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Shabaka trades in his sax for the flute on his solo debut album

Let’s think about what it takes to master something. You spend years committing to practicing, performing and honing your craft. You might get so good that you’re widely considered one of the best at what you do. Shabaka is one of those people.

The saxophone player is revered for his work in bands like Sons of Kemet and The Comet is Coming, but he stepped away to start over with a new instrument.

His debut solo album, Perceive Its Beauty, Acknowledge Its Grace, is an exploration of the flute, including the Japanese shakuhachi. The record features appearances from Laraaji, Moses Sumney and André 3000.

In this session, Shabaka talks about why he went on a hiatus from playing the saxophone; how playing the flute improves his playing all-around; and how it helps to know someone when trying to get a hand-crafted shakuhachi in Japan.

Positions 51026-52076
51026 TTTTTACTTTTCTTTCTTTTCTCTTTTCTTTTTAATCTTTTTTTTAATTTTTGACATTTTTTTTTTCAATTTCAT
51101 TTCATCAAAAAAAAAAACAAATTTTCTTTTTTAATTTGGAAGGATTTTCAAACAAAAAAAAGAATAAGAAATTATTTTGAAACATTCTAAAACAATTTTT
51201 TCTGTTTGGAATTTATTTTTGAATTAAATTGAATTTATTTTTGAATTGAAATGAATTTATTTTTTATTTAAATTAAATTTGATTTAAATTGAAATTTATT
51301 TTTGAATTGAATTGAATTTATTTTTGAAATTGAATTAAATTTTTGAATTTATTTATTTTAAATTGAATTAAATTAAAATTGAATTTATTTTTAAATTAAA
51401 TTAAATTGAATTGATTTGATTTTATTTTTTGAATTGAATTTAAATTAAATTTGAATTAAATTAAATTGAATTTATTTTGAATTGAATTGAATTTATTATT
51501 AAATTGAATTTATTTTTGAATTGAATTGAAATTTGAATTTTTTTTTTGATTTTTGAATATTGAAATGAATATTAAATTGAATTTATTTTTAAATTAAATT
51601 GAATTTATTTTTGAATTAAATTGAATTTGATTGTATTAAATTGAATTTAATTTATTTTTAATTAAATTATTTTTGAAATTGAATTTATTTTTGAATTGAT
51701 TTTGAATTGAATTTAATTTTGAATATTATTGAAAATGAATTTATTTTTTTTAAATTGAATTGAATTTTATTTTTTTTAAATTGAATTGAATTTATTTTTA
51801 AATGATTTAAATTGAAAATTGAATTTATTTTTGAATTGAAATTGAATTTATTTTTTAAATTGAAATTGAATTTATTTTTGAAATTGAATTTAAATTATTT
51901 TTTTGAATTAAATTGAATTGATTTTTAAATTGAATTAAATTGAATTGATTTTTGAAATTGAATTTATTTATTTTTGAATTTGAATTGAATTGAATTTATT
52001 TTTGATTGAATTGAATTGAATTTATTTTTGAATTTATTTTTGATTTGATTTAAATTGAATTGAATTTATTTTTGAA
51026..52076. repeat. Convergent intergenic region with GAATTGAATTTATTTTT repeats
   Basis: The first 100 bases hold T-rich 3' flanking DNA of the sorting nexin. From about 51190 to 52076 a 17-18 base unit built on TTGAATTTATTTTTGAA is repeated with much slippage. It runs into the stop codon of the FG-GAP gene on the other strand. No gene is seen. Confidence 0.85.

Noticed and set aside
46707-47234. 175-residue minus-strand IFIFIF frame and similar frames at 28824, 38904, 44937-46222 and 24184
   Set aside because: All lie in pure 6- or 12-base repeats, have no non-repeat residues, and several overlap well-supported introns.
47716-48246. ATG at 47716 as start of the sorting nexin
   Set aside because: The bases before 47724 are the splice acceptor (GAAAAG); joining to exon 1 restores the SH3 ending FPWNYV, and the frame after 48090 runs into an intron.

Plus, Shabaka brought several beautiful flutes to play solo improvisational sketches, including one gifted to him by André 3000.

This episode of World Cafe was produced and edited by Miguel Perez. Our senior producer is Kimberly Junod and our engineer is Chris Williams. Our programming and booking coordinator is Chelsea Johnson and our line producer is Will Loftus.

Copyright 2024 XPN

Miguel Perez
Miguel Perez is a radio producer for NPR's World Cafe, based out of WXPN in Philadelphia. Before that, he covered arts, music and culture for KERA in Dallas. He reported on everything from the rise of NFTs in the music industry to the enduring significance of gay and lesbian bars to the LGBTQ community in North Texas.
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